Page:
This story by Nora Doyle-Burr was published Dec. 1, 2019, in the Valley News.
Just as seatbelts can’t protect people from all injuries in car accidents, helmets cannot protect skiers and riders from all injuries on the slopes.
A new study published last month in the Journal of Trauma and Acute Care Surgery by researchers at Dartmouth-Hitchcock Medical Center found that helmeted skiers and riders are more likely to experience serious head injuries than those who aren’t wearing helmets. They also are more likely to hit a tree or fall from a jump.
“Even though you have a helmet on, (it) doesn’t provide you a shroud of invulnerability,” said the study’s lead author Dr. Eleah Porter, a surgical resident at Dartmouth-Hitchcock Medical Center in Lebanon, New Hampshire.
Among the 721 injured skiers and riders included in the study who were evaluated by DHMC’s trauma service — general surgery, orthopedic surgery or neurosurgery — from November 2010 to April 2018, 65% were wearing helmets.
In a trend on par with national averages, the study found that during the study period, helmet use doubled from 43% to 81%.
But, despite the increase in helmet use, the rate of head injury did not change significantly, decreasing only slightly from 49% to 43%, the researchers found.
Helmeted patients at DHMC were more likely to have an intracranial hemorrhage, also known as a head bleed, but less likely to have skull fractures, cuts to the scalp and neck injuries than unhelmeted patients.
Because head bleeds are commonly caused by impact at high speed, the researchers said that their results “may suggest that helmet use promotes increased risk taking behavior,” such as skiing too fast or jumping off things.
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The findings struck Alan Beebe, a ski patroller at Quechee Lakes, by surprise.
“I … never thought that (people would look at a helmet) as a safety cushion, but maybe,” said Beebe, a former assistant fire chief in Hartford.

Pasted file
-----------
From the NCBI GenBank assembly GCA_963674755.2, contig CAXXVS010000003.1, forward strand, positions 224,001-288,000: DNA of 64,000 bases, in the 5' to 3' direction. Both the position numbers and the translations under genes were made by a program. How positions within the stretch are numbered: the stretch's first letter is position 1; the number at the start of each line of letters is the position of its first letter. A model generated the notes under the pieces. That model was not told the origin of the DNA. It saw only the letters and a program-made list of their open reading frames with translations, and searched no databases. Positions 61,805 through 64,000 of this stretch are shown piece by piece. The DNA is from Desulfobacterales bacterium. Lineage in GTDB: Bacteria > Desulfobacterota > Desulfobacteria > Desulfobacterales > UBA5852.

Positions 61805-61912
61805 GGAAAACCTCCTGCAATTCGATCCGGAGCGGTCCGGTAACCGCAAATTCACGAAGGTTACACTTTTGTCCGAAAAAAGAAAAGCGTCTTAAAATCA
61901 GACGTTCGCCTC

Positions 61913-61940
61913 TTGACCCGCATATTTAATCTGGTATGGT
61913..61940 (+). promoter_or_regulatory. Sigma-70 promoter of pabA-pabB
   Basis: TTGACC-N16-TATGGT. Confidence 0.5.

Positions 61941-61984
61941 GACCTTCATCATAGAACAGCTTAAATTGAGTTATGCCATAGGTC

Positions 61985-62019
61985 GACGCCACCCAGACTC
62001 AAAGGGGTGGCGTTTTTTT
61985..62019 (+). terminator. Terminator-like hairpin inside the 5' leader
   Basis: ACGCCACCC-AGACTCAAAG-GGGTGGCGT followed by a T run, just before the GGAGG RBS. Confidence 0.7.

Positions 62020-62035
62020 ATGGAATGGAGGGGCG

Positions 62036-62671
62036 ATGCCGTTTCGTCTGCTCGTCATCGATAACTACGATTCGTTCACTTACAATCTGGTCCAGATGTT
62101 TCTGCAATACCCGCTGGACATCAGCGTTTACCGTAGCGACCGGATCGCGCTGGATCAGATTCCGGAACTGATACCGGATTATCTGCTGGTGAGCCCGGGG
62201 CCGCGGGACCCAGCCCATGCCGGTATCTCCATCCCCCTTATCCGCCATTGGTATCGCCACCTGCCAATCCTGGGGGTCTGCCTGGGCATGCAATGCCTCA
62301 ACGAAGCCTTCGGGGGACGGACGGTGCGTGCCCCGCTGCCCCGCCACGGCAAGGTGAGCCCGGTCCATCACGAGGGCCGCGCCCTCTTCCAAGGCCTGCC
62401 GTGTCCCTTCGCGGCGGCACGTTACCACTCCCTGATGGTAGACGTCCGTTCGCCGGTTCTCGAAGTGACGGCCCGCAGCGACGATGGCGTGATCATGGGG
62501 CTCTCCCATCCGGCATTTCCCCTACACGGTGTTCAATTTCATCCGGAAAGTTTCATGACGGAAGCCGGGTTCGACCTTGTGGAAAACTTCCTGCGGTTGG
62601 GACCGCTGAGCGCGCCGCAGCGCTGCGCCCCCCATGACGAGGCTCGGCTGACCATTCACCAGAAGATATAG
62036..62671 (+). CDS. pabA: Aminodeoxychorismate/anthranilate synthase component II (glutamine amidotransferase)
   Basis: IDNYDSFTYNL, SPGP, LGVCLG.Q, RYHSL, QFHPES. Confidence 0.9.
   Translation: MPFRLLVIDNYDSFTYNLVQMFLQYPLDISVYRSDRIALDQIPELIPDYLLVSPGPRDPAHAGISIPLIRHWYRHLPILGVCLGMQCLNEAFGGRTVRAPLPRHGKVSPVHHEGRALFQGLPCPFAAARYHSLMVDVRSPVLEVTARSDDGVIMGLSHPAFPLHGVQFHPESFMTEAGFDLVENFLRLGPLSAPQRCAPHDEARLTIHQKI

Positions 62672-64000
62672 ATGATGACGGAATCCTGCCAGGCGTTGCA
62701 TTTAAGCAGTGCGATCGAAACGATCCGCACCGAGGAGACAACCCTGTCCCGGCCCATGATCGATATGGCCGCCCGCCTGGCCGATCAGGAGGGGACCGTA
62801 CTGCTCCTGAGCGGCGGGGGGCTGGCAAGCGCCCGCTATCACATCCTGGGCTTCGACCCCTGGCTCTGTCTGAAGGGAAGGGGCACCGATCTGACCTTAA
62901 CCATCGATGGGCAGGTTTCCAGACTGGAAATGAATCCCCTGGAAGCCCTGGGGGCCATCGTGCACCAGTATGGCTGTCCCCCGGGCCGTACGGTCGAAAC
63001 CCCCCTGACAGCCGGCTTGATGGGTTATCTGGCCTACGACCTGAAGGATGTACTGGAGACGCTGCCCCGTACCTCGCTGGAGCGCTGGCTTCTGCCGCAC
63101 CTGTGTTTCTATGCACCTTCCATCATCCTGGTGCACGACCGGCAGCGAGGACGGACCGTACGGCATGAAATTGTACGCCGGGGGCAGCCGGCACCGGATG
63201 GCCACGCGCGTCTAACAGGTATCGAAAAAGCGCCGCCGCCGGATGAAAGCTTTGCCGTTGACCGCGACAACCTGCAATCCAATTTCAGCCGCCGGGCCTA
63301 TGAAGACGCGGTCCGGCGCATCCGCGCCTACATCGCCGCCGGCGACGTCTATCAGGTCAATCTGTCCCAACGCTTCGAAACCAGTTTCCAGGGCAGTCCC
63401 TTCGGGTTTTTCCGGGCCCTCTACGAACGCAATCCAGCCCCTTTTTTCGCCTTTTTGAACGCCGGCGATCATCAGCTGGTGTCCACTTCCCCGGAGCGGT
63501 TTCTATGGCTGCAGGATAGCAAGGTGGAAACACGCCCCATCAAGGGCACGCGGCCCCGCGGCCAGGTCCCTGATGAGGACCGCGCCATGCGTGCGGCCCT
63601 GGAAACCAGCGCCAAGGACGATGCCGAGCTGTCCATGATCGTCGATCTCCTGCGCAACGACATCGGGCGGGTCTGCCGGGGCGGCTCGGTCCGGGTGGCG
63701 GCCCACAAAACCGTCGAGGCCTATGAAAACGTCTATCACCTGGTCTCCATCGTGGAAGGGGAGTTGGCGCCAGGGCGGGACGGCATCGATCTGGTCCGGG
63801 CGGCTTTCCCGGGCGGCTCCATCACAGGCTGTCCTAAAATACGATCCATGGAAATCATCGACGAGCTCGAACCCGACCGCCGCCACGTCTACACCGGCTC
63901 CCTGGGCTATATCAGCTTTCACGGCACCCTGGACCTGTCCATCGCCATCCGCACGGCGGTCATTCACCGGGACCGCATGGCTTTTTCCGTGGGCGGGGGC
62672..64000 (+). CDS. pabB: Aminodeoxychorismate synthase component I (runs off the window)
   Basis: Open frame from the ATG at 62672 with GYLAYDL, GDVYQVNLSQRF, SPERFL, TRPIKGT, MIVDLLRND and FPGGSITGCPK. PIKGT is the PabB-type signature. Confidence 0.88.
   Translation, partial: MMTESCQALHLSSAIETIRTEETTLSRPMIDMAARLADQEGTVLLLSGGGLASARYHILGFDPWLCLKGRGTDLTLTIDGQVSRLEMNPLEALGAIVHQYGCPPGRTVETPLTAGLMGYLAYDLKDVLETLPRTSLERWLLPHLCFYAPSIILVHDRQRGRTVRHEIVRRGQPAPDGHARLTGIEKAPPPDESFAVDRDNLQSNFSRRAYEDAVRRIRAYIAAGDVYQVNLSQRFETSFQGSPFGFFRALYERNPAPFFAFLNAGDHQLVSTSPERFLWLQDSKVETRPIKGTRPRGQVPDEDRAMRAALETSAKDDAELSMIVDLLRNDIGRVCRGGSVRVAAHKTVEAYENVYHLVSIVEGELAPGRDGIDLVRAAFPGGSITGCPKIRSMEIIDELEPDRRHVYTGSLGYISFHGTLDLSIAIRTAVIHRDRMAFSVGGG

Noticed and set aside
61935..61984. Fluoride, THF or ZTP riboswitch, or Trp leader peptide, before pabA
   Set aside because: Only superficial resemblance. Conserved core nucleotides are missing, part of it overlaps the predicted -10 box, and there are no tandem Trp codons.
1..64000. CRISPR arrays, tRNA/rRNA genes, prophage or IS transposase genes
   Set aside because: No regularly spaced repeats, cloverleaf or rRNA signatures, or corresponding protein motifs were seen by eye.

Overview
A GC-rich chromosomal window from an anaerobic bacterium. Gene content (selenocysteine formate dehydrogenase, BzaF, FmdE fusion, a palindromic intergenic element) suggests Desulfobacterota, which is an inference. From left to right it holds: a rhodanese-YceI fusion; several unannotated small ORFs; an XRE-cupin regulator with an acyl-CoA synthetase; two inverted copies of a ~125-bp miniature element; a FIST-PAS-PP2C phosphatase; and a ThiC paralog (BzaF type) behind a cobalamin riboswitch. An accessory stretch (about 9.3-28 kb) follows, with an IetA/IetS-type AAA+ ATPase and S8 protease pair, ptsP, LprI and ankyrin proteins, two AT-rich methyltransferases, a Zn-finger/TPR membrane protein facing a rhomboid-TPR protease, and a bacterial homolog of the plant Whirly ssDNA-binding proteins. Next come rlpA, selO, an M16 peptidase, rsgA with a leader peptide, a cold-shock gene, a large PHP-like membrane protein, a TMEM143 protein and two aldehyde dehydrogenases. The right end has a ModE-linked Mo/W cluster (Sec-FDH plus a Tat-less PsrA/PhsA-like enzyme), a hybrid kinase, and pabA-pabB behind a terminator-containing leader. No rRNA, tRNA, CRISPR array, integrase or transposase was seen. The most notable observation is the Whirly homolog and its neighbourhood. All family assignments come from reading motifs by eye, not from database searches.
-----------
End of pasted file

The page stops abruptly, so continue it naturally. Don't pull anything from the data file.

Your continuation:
Beebe, a 52-year-old who also works as a paramedic for Fairlee-based Upper Valley Ambulance, said he has seen some “pretty good wrecks” over the years in which heads have bounced off the snow. Watching them, Beebe said he’s been glad the skiers have been wearing helmets.
Adam Pearce, whose brother Kevin was wearing a helmet when he sustained a career-ending traumatic brain injury in a snowboarding accident in 2009, said the D-H study highlights the fact that injuries can happen even with the proper safety equipment in place.
“The sad truth is that traumatic brain injury isn’t going away, so we feel a responsibility to be there for anyone who navigates this challenging journey,” Adam Pearce said in an emailed statement.
The Pearce brothers, who grew up in Norwich, co-founded the LoveYourBrain Foundation to support those with traumatic brain injuries to find healing through activities such as yoga and meditation.
The D-H researchers wrote in the study that their scope is limited because it focused only on one institution and only on patients with severe injuries. As a result, it “may underestimate the protective effect of helmets of injuries such as a concussion or loss of consciousness, which might otherwise trigger further medical evaluation.”
The researchers, who are all skiers, still wear helmets themselves and recommend that others do as well.
It would be “silly to take away from our study that helmets don’t help,” Porter said. “They protect against things that you can prevent with a helmet.”
But in addition to wearing helmets, the researchers also urge people to ski and ride on trails that match their skill levels.
People should be “aware of your abilities” and “ski in control,” said Dr. Andrew Crockett, a DHMC trauma surgeon, who also participated in the study.
The researchers said that further study is needed to determine whether and how other factors such as patients’ skiing or snowboarding skill levels, weather, trail density and terrain are related to the risk of head injuries.
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